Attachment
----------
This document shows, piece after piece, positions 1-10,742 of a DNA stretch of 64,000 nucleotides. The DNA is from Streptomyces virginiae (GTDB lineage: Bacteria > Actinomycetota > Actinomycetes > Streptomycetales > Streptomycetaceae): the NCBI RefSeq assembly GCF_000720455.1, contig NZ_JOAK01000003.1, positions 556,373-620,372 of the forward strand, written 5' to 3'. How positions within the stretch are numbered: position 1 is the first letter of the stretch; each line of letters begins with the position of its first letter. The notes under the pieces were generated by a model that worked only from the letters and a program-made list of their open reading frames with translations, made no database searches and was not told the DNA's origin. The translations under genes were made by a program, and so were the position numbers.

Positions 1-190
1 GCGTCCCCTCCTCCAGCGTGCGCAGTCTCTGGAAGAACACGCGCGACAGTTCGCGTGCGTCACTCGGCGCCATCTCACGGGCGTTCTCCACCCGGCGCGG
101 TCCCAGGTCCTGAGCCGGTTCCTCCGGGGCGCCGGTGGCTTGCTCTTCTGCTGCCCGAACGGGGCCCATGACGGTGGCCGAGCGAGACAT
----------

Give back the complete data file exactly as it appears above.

This document shows, piece after piece, positions 1-10,742 of a DNA stretch of 64,000 nucleotides. The DNA is from Streptomyces virginiae (GTDB lineage: Bacteria > Actinomycetota > Actinomycetes > Streptomycetales > Streptomycetaceae): the NCBI RefSeq assembly GCF_000720455.1, contig NZ_JOAK01000003.1, positions 556,373-620,372 of the forward strand, written 5' to 3'. How positions within the stretch are numbered: position 1 is the first letter of the stretch; each line of letters begins with the position of its first letter. The notes under the pieces were generated by a model that worked only from the letters and a program-made list of their open reading frames with translations, made no database searches and was not told the DNA's origin. The translations under genes were made by a program, and so were the position numbers.

Positions 1-190
1 GCGTCCCCTCCTCCAGCGTGCGCAGTCTCTGGAAGAACACGCGCGACAGTTCGCGTGCGTCACTCGGCGCCATCTCACGGGCGTTCTCCACCCGGCGCGG
101 TCCCAGGTCCTGAGCCGGTTCCTCCGGGGCGCCGGTGGCTTGCTCTTCTGCTGCCCGAACGGGGCCCATGACGGTGGCCGAGCGAGACAT